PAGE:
Price prime loyalty factor

aldiNine in 10 Australian shoppers say they would switch supermarkets to save money on their grocery bill, according to new research conducted by Galaxy for ALDI Australia.

On average, survey respondents said that a 38 per cent saving would compel them to change where they buy their groceries, while 14 per cent would switch to save any amount. The research showed that on average, main grocery buyers are spending $145.70 on their weekly shop. Single person households spend $93.70, two-person households $134.60 and $184.20 is spent in households of three or more people.

These are some of the findings of ALDI’s Grocery Wallet Research, which examined influential factors affecting Australians’ grocery buying habits. The Research surveyed more than 1,000 main grocery buyers across Australia to investigate the impact of factors like freshness, price and convenience on supermarket spending and loyalty.

The highest number of main grocery buyers nominated the price of groceries as the reason they would become a return shopper (27 per cent), compared to other factors like convenience (14 per cent).

“Our research shows that now more than ever, people are conscious of how and where they are spending their dollars – and this is having a significant impact on supermarket loyalty,” an ALDI Australia spokesperson said.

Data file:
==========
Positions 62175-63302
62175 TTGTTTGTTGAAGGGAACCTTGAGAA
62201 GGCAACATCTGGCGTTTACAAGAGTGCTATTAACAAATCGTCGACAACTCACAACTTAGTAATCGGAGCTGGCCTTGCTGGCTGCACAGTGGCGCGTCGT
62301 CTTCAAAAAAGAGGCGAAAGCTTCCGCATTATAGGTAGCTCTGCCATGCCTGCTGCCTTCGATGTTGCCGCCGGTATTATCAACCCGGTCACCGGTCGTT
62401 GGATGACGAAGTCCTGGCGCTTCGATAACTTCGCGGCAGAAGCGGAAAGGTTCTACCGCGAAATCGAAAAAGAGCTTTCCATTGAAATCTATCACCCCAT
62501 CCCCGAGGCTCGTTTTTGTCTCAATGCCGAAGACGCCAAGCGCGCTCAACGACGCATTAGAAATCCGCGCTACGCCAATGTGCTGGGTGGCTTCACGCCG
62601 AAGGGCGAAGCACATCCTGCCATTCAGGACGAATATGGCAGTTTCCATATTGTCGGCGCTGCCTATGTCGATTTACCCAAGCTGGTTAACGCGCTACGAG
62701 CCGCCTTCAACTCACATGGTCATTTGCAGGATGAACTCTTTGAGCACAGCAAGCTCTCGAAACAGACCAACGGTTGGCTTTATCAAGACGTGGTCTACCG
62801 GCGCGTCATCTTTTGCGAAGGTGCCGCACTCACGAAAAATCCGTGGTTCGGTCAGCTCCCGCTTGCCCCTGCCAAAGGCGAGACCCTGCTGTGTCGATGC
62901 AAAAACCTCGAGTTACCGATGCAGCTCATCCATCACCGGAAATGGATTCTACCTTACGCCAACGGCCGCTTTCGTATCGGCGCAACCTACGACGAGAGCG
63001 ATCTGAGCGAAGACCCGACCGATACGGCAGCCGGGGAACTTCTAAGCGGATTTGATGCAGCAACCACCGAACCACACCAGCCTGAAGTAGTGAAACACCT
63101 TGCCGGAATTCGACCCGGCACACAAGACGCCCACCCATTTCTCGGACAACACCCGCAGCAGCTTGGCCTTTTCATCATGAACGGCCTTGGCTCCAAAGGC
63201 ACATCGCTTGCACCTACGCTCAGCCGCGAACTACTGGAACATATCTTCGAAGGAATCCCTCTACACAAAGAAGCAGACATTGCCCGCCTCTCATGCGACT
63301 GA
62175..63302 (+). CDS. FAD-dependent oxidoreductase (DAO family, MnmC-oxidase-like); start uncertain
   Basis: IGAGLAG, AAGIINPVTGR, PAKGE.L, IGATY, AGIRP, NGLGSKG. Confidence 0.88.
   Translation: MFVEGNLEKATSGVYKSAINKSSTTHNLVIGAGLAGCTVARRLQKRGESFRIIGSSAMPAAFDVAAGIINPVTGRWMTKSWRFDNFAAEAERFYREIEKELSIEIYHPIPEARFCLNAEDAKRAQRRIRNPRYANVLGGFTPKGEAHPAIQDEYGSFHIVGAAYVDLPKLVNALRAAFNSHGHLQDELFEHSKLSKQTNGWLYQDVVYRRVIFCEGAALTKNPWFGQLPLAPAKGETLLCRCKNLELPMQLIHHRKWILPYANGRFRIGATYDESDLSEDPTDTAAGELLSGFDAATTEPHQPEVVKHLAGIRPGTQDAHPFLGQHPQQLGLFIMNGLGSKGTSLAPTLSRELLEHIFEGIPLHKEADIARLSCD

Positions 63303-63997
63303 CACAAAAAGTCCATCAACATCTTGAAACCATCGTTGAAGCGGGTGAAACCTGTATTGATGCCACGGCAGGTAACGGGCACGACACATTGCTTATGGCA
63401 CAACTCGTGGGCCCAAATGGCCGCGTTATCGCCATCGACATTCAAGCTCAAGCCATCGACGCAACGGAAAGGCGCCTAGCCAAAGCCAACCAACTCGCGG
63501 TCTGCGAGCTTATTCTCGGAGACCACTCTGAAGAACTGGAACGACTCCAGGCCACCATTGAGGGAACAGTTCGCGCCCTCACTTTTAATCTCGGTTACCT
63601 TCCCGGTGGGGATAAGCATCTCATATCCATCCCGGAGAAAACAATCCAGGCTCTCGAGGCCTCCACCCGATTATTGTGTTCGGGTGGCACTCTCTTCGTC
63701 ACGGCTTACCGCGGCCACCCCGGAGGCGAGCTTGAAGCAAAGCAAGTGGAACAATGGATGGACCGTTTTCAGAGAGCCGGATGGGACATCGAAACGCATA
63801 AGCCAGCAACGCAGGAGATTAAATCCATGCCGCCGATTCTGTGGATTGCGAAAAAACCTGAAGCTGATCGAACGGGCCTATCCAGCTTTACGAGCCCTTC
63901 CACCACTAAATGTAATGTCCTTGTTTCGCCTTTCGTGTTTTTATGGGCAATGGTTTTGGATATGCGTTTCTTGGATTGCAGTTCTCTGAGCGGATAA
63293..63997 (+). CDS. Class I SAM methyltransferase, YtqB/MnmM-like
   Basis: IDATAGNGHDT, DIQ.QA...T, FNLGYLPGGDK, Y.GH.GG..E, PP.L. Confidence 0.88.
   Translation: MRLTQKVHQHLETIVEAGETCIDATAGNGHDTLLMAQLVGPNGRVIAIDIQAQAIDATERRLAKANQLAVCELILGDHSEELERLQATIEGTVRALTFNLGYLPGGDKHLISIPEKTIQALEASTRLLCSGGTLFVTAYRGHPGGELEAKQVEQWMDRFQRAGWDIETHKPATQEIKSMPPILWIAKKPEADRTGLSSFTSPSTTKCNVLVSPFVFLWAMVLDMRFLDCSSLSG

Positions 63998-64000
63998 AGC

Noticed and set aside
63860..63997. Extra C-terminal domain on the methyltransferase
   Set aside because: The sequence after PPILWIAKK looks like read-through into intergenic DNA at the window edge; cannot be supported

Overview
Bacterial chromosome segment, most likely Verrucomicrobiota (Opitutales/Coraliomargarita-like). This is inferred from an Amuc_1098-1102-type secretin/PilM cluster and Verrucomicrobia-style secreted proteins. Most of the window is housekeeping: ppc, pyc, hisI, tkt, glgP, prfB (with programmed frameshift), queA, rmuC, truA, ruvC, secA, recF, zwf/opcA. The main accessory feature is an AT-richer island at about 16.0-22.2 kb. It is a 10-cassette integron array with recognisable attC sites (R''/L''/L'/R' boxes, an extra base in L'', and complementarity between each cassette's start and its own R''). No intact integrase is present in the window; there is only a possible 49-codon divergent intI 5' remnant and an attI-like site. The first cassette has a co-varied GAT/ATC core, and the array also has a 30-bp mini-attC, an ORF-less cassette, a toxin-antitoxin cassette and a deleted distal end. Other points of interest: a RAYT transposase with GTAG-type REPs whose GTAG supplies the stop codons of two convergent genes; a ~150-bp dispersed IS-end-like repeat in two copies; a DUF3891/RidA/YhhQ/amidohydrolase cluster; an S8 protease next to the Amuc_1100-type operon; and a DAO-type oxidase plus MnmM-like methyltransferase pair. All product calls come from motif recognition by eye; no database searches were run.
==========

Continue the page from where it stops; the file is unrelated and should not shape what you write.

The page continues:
Freshness and country of origin were also found to influence supermarket loyalty. One in five (22 per cent) shoppers said they would switch supermarkets if they knew they could get fresher products elsewhere, while nine in ten (89 per cent) want to allocate more of their weekly spend to fresh food – on average 22.1 per cent of their budget or $32.90 per week. The cost of items was central to this decision, with 51 per cent of people agreeing they would buy more if they knew they were getting the best price.

Baby Boomers were more likely to rank Australian made products as very important to them (59 per cent), compared to 41 per cent of Gen X and 36 per cent of Gen Y shoppers. Women also felt more strongly about their store supporting Australian products, at 50 per cent compared to 38 per cent of men.

“ALDI understands the growing preference for locally made products, which is why we focus on working with local suppliers to provide high-quality products for our shoppers,” an ALDI Australia spokesperson said. “Independent audits have confirmed that 91 per cent of ALDI’s fresh fruit and vegetables are Australian grown, while 100 per cent of our fresh meat, eggs and bread are Australian Made, and we know this is important to our customers.”

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